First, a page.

I love it when the old-time New York City Magic rears its beautiful noggin to remind us all just how elegant and grand the ancient city was when stewed in its own antiquity.
Part of that temporal, New York City, Golden Age, nostalgia that still lives today can be found right in the palms of our hands and in the tips of our fingers! The old alphanumeric telephone exchanges for certain 212 area code numbers still live, and still exist in everyday service, even if we no longer consciously need to use them to make a phone call.
The most famous iteration of the alphanumeric NYC calling can be found in the title of John O’Hara’s fine book, BUtterfield 8 — that also became a famous Elizabeth Taylor movie.
Another example of the old telephone exchanges found in our colloquial mindset is the Glenn Miller classic, Pennsylvania 6-5000:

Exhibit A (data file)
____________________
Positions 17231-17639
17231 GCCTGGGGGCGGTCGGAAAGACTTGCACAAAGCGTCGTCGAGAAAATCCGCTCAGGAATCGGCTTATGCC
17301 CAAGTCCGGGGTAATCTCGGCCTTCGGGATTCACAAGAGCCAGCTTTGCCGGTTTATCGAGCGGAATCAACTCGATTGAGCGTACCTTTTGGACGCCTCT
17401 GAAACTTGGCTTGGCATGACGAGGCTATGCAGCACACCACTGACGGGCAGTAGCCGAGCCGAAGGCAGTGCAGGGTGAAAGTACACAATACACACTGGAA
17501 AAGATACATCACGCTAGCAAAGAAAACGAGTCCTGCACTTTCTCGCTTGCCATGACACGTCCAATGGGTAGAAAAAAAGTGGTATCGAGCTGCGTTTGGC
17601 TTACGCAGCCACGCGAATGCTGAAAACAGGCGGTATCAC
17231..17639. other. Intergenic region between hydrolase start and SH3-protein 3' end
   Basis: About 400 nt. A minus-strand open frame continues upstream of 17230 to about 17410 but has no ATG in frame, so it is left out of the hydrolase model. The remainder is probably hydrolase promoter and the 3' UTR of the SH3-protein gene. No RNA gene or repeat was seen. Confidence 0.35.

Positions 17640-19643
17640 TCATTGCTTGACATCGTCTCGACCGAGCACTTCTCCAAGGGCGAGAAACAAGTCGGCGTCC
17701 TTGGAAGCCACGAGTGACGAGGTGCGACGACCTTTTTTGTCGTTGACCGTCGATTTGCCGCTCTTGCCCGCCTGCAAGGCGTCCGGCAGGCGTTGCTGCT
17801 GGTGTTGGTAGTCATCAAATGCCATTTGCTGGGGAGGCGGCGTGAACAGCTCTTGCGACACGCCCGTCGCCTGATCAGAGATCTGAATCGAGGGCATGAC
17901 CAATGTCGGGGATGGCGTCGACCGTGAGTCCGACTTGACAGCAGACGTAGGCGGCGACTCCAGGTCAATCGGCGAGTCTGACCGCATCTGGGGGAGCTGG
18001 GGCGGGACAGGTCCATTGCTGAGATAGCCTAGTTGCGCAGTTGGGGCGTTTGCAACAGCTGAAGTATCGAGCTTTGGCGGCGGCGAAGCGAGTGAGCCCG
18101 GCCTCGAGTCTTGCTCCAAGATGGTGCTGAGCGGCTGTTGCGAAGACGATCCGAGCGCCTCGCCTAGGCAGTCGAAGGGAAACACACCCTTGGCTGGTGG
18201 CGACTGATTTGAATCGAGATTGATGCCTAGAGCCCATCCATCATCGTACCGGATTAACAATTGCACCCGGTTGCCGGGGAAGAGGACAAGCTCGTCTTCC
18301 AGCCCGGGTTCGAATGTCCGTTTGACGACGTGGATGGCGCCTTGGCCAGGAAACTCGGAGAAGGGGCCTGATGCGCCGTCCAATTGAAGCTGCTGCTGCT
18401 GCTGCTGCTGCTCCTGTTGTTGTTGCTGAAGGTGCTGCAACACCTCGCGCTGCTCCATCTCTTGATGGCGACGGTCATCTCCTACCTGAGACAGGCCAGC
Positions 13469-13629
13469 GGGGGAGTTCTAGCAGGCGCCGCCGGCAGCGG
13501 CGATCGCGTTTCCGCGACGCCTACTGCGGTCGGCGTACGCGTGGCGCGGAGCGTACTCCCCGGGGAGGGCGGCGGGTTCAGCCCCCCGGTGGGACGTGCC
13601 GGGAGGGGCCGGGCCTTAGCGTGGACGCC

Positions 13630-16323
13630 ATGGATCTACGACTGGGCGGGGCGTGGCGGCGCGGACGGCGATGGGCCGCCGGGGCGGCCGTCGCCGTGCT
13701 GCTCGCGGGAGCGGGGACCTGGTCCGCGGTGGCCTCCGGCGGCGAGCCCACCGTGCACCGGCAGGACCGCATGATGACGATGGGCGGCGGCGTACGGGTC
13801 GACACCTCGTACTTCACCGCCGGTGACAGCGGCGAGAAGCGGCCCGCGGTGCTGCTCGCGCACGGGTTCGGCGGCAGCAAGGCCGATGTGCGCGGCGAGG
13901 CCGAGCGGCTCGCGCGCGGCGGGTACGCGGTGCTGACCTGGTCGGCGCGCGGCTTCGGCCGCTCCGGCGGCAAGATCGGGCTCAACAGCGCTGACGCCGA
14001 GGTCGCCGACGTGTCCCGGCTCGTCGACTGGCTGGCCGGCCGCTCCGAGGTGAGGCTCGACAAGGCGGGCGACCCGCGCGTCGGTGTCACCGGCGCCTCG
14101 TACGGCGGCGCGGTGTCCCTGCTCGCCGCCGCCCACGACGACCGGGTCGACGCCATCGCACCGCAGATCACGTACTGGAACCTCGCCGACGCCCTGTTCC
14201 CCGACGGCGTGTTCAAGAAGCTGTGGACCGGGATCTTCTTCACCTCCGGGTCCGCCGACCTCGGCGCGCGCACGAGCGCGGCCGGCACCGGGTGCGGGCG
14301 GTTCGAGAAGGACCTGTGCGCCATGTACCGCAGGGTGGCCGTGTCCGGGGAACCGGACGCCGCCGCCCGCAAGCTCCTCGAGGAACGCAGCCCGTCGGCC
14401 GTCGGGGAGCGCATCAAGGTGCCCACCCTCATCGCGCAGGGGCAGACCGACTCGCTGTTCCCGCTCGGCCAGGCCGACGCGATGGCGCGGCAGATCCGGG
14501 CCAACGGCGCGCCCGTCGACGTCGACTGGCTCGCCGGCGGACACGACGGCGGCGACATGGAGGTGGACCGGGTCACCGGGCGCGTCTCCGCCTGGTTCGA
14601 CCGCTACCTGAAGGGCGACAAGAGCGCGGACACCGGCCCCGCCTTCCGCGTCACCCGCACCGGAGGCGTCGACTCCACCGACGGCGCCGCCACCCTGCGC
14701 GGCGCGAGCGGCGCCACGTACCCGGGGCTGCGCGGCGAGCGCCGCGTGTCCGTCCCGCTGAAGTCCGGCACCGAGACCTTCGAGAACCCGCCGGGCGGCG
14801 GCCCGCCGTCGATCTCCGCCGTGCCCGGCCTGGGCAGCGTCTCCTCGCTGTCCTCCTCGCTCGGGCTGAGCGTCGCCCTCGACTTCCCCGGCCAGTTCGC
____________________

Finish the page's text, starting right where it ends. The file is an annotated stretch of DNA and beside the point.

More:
“Pennsylvania 6-5000” is the phone number of the Pennsylvania Hotel in New York City. Before area codes, the first 2 numbers were called the “Exchange Code,” and were represented by a word whose first 2 letters were used as the numbers. Thus, “Pennsylvania” represented the PE exchange code, which translates to the number 73 (P=7, E=3). The number today, complete with area code, is (212) 736-5000.
I happened upon these keen NYC exchange codes when my new actor friend Alex contacted me last week to comment on my 212 Area Code article. Alex was having some Caller ID issues with a new 212 area code phone number he is using with Google Voice.
His new number used to belong to a construction company on the Upper West Side, and when he calls certain numbers, the old construction company name comes up on the caller ID.
Alex went on to tell me his phone number is ancient — from the 1920’s — and on the exclusive SCHuyler exchange! When I asked him how he knew that, he directed me to a great database of information on New York City Alphanumeric telephone exchanges.
Alex told me my 8888 number was on the YUkon exchange and I later discovered my 3700 number was on the FAculty exchange. Both 8888 and 3700 are phone numbers from the 1950’s NYC.